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Tit For Tat For Trump In The Bahamas: Now Americans Are The 'Very Bad People'

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Bahamian Prime Minister Hubert Minnis on Sunday announcing most U.S. visitors will be indefinitely banned from entering The Bahamas because of COVID-19.

COMMENTARY

When the Bahamas closed its doors to American visitors this week – because of the U.S.’s catastrophic inability to control the new coronavirus – you could hear the payback.

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“The countries that come out of this better will be the disciplined countries,” Prime Minister Hubert Minnis said in what many took as a dig at President Trump’s widely condemned pandemic leadership. “Countries and people who do not follow sensible public health advice will have more deaths, sickness and chaos.”

The leader of one of the small, poor and predominantly Black island nations Trump likes to call “shitholes” is reminding us the world considers Trump’s America an epidemiological sinkhole – a place where public health discipline disappears.

READ MORE: Political Paella: Why the 'Goyaffair' Could Really Hurt - or Really Help - Trump

It was especially notable coming from Minnis – and especially as we near the dangerous days of the hurricane season. After Hurricane Dorian destroyed the northern Bahamas last September, Trump made a political base-pleasing point of denying Bahamians escaping the devastation a customary visa waiver. They could have entered the U.S. temporarily to recover and regroup – but it was too risky, Trump insisted. In racist Trumpese, he said too many refugees might be “very bad people and some very bad gang members and some very, very bad drug dealers.”

In one instance, Trump’s edict got more than 100 Bahamian evacuees, including children, booted off a ferry boat headed for Florida in the days after the deadly storm, when food and fresh water were scarce.

The leader of one of the small, poor and predominantly Black island nations Trump likes to call shitholes is reminding us the world considers Trump's America an epidemiological sinkhole.

That insult stung Bahamians more because by then, they and everyone else in the Caribbean were all too aware of why the hurricanes slamming them today are bigger and stronger. Scientists say the reason is climate change – global warming – caused largely by the greenhouse carbon belched into the atmosphere not by small, poor and predominantly Black island nations like theirs, but by large, rich and industrialized countries like the U.S.

A few days after Dorian ravaged The Bahamas, I toured Grand Bahama island with a local Anglican pastor named Father Stephen Grant. He showed me not just the destruction but several examples of how monsters like the near-record storm surge could have been mitigated. Sites, for example, where watershed construction would make a difference.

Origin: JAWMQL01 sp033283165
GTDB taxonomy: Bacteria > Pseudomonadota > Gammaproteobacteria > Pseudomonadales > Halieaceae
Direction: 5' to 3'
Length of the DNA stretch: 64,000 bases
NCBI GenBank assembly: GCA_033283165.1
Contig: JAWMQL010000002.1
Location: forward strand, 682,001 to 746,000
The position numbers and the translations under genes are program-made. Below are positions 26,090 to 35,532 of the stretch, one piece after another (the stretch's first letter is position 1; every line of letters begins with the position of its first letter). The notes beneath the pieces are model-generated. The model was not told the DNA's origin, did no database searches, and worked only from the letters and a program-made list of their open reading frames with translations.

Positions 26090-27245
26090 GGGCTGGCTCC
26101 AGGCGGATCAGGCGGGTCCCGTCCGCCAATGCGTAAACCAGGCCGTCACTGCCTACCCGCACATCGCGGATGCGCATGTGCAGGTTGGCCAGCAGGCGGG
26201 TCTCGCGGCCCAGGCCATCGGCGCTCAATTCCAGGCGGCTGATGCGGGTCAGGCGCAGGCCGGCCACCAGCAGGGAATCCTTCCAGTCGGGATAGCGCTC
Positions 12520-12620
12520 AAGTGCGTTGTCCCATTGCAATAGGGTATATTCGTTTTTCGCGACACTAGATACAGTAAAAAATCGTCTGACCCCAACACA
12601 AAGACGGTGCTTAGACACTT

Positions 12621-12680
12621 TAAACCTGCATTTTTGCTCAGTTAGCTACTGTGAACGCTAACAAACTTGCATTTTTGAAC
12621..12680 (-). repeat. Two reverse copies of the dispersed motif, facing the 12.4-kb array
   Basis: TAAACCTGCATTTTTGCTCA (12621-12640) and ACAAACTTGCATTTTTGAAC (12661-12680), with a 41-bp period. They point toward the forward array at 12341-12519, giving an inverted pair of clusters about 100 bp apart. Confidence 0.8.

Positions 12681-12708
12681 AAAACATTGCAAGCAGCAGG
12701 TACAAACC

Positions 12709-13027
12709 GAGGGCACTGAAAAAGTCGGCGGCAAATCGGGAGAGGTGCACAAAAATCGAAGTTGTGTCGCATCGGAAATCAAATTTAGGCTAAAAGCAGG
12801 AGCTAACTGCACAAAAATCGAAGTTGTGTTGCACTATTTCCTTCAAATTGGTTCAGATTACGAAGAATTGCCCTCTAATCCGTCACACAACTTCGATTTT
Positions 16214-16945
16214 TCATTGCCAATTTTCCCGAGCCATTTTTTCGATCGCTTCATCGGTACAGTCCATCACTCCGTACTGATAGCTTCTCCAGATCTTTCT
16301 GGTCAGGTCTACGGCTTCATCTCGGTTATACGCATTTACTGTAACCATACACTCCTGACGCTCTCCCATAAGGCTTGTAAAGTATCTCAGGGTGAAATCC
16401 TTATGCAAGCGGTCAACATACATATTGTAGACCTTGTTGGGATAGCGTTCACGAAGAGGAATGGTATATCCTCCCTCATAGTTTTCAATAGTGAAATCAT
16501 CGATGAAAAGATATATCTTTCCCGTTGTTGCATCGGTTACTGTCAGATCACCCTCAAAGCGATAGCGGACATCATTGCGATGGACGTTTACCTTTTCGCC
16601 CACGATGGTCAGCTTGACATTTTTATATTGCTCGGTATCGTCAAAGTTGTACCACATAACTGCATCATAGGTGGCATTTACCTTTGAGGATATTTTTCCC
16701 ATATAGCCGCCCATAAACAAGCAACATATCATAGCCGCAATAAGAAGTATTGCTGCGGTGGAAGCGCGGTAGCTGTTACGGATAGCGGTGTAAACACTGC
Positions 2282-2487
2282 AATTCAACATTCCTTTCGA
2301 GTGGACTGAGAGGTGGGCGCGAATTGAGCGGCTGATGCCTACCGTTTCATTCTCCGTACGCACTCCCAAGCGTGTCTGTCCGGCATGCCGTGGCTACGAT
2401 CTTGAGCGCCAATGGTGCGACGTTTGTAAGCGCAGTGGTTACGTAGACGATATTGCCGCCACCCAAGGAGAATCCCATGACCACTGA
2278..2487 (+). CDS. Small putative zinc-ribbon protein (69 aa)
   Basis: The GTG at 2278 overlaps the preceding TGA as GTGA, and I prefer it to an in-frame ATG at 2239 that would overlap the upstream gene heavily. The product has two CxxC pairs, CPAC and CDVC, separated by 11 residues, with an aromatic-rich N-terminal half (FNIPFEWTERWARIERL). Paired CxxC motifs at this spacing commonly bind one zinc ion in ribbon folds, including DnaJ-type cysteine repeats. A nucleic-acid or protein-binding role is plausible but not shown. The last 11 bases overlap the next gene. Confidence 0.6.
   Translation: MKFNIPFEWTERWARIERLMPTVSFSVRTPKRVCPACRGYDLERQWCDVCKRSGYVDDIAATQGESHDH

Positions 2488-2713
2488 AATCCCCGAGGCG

“It can be done,” Grant told me as we stood outside a house where storm surge had claimed the lives of a family trapped in the attic. “But we need help from the countries like yours that bear a certain responsibility for this new kind of storm phenomenon.”

Minnis said much the same thing to CBS’ “60 Minutes” a few months later when he showcased the infrastructure changes The Bahamas is pursuing, like solar-powered energy “microgrids,” to make its vulnerable islands more storm-resilient.

“We cannot afford it…alone,” Minnis said, adding, “First World nations” should contribute because they “make the greatest contribution to climate change.”

VERY INFECTIOUS PEOPLE

Now Minnis is saying, as he indefinitely bars U.S. commercial flights and ships from entering The Bahamas, that the First World nation next door presents the greatest threat of COVID-19 transmission. I doubt anyone but Trump and MAGA World would have objected if the Prime Minister had also remarked that too many American tourists might be “very infectious people, very infectious mask-rejecting gang members and some very, very infectious hydroxychloroquine dealers.”

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Ramon Espinosa
/
AP

In fact, given the surreal corona-chaos we’re witnessing in U.S. hotspots like Florida, Minnis actually would have been justified tossing in a jibe like that – as opposed to the bogus, bad-hombre aspersions Trump cast on Bahamians who’d just had their homes razed by 200-mph winds.

Minnis has reason to be nervous. Yes, The Bahamas has a population of fewer than 400,000 and has recorded fewer than 200 COVID-19 cases. But more than a quarter of those infections were registered since just last Saturday. That’s the kind of spike that, given this pandemic’s insidious history, prods responsible heads of state to take measures like putting Grand Bahama under a two-week lockdown, as Minnis also did this week.

What the Bahamas can’t do is ban the effects of America’s carbon emissions – or make the U.S. share the cost of hurricane defense. But it can ban contagious Americans. And deliver Trump a little well deserved payback along the way.